I guess you could describe them as your estranged biological father
to cause someone to be no longer friendly or close to another person or group
If you're able to change the usage a bit, I'd offer sire. Changing the usage to something more like:
Having been more sired than fathered, I never knew the man.
helps to differentiate between that alternate meaning of sire, which is a title of respect and nobility.
There are several terms, the best one to use depends on nuance. To express the connotation of a parent who should have been there but wasn't, use the (mildly) pejorative term absentee father.
absentee: a person who is expected or required to be present at a place or event but is not. Google
So many names for this chap. Here's another one: genitor.
The word comes up every now and then in Countdown, a letters and numbers quiz in UK, that's how I know it.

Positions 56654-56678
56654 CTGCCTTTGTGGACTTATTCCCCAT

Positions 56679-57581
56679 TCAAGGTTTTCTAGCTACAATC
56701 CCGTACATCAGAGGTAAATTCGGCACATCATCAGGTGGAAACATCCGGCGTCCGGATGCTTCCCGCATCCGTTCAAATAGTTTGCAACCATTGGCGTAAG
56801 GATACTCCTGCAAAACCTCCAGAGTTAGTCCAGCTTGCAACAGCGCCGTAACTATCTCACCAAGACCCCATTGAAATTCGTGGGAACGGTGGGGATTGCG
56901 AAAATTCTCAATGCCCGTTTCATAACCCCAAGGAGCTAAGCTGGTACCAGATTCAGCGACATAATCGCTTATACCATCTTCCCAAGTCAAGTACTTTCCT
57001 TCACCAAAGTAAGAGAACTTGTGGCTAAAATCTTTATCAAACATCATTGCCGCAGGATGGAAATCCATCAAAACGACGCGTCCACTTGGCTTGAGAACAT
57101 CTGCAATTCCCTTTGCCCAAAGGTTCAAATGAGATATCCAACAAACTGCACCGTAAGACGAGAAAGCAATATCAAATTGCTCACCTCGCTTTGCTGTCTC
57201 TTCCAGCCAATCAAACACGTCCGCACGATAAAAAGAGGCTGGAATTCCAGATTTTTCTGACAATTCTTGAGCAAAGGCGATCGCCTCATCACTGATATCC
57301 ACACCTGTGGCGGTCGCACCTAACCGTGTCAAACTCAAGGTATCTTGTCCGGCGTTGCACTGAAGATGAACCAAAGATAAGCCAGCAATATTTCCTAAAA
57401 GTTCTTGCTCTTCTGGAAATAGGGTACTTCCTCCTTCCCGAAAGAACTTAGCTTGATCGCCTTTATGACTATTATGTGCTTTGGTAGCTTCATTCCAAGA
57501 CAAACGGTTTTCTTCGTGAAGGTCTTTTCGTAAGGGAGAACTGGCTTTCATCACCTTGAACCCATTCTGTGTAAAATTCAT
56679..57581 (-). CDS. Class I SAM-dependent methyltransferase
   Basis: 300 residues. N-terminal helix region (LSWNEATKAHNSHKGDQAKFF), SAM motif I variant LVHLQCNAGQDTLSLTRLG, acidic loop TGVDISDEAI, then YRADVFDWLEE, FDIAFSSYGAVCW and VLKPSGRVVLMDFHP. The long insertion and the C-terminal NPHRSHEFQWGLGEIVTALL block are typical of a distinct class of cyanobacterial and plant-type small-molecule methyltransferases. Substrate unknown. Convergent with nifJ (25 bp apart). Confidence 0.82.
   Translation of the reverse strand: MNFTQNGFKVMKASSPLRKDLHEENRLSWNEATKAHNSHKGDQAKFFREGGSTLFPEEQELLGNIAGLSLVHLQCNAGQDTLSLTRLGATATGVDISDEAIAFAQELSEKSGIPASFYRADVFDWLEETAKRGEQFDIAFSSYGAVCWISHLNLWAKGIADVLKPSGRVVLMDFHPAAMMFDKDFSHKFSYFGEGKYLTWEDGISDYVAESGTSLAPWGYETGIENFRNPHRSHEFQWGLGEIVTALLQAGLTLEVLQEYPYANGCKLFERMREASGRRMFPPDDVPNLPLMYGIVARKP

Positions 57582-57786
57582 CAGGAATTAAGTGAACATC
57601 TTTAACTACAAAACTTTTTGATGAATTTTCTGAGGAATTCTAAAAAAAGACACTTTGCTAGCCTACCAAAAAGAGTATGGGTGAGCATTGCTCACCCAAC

I have heard this used: Bio-dad.
It is often used as pejorative, though much less powerfully than "sperm donar".
Most often used to refer to a biological father who is less involved than a step-father, or to a biological father who has little-to-no interaction with the child.
Many words have been used, but I don't think anyone mentioned that different terms are appropriate for different situations.
"Biological father", or more unusual "genetic father" just describes the biological situation without any judgement. It will even be used to describe the husband of the wife who raised the child in cases where people doubt it. "My husband is indeed the child's biological father".
"Sperm donor" in situations where a male was just used to produce a child, without intention on either side for that person to enter the role as a father.
An "absentee father" is a person who is supposed to be there as a father but isn't. An absentee father may be absent since before birth or left yesterday. "Estranged father" is a person who isn't there anymore. The "estranged" means he wasn't always absent.
"Deadbeat dad" is an insult for someone who doesn't meet his legal obligations.
"Baby daddy" is just ridiculous.